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tv   Open to Debate  CSPAN  December 11, 2016 10:45am-12:01pm EST

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>> welcome to the hoover institution washington, d.c. office. my name is michael franc and i'm the director. it's my pleasure today to be able to introduce our honored guest, heather hendershot, a a professor at mit. she is a professor of film and media, has written a number of books. we met about a year ago at a a conference that was put on by the berkeley program at yale and i can see that at the time she has a real affinity for trying to understand the connection between the communications world and the media world, on the one hand and different elements of the conservative movement on the other. so it's, this is a natural outgrowth of her previous work looking at that general area. open to debate is the book. heather has watched not maybe every single one of 33 years of episodes but pretty close to it
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i think. she's probably the reigning expert on all things related to firing line line, so please hele welcome heather hendershot to the podium. [applause] >> thank you. it's really great to be here, typically to speaker at the hoover institution because the hoover was so important to the research i did on the book. i was out at stanford were all the papers are and, of course, they have preserved all the episodes and so on for the papers and transcripts, i really couldn't have done without the hoover institution so it's greav to be here. the first thing people asked me about this book is why did you write it? the short quick answer, well, in part it's this guy. i've been working on the book since 2011 and about a year and half ago it became more urgent as our level of discourse seem to be deteriorating and the
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shouting matches seem to be increasing and so on. it seemed like a particularlyee important time to be talking about a show that really valueds so discourse, civil debate between people who disagreed with each other.d l part of the reason was from that impulse, but the other force of the book is more personal about my intellectual development. the books that are published in 2011 was about the extremists who emerged in radio ando emer television, mostly local radio but also somewhat on tv. in the years following barry goldwater defeat in 1964. so barry goldwater totally flamed out in the election. i think he got 10,000,000 votes votes but he was really trounced. people have a sense liberals -- by the conservative movement blossomed in the wake of that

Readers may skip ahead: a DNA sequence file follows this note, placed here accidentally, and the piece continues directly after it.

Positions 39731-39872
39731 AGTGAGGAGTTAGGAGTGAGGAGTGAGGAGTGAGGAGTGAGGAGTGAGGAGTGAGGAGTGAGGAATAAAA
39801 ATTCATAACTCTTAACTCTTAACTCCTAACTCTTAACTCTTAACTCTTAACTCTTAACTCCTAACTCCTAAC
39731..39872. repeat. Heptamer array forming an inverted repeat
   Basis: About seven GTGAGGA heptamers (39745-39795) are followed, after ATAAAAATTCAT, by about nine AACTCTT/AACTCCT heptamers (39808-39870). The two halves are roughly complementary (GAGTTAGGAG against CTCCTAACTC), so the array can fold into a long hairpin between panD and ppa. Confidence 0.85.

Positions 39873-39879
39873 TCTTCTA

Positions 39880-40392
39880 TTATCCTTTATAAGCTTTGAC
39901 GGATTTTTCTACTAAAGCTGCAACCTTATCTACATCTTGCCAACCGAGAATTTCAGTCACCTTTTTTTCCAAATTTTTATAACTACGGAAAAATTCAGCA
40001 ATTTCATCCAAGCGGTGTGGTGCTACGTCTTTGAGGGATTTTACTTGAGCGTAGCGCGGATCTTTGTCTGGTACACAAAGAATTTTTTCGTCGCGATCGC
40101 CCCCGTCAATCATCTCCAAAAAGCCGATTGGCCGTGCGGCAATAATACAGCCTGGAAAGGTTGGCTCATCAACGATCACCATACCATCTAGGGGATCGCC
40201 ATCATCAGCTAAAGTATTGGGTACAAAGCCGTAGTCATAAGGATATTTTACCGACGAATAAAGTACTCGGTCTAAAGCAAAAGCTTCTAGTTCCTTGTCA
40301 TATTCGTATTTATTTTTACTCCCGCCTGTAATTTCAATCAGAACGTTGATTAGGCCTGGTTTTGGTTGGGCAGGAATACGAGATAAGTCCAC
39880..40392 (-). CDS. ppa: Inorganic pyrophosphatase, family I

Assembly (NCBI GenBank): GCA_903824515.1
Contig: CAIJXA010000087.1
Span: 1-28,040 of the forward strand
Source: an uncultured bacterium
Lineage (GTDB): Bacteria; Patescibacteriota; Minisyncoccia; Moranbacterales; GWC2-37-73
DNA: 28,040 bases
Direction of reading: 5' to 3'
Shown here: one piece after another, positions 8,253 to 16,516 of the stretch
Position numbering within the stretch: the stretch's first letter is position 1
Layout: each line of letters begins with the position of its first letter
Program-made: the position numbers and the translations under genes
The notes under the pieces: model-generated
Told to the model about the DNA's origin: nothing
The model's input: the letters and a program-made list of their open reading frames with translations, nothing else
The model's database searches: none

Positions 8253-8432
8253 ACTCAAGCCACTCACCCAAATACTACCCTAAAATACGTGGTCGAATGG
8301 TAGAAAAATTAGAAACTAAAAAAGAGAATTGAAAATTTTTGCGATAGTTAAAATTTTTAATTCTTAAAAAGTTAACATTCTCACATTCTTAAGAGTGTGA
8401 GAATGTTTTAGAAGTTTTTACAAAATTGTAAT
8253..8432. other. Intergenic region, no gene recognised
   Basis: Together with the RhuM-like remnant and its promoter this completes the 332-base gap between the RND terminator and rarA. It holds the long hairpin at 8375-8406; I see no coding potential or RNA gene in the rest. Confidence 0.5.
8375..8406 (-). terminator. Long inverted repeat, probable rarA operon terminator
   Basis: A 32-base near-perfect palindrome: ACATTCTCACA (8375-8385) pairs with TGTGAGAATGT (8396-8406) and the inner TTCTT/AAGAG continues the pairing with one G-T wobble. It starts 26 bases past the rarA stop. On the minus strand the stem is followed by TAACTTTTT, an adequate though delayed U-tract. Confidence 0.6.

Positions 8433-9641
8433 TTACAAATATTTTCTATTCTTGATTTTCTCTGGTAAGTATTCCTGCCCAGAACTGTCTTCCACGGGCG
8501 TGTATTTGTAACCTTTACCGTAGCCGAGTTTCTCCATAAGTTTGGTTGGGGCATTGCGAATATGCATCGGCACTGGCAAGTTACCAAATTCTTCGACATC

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defeat. some of it was sort of more legitimate size what went at f buckley was advocated for but there was quite a bit of extremism, paranoia, territoria, thinking. the john birch society emerging, the floor in aid of water was a communist conspiracy.consci and so these folks took to the airwaves and their paranoid thinking, and the anti-civil rights and so on. buckley at first was agreed on some other tv shows. this is him in the early 50s on a a show. buckley was a regular guest on that show but he figured out pretty quickly that this guy was bad for the movement and bad for the image of conservatism. he was an extremist and paranoid
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and so on. just to tell you a little bit about buckley, he emerged as a national figure in 1951 with tho publication of "god and man at yale" and it happened at his alma mater for its humanism andd despite in a kind of wider celebrity. the book and into the bestseller list at number 14 or so. he came known from this book, but he really became known for a few years later, 1965, when he ran for mayor of new york. because when you run for mayor of new york you become a a national figure, not just a local figure. he ran as a protest candidate, on the conservative ticket. he was protesting that johnvatie lindsay, was running on the republican ticket but was not conservative in any way. buckley very famously was asked what would you do, the first thing you would do if you're elected.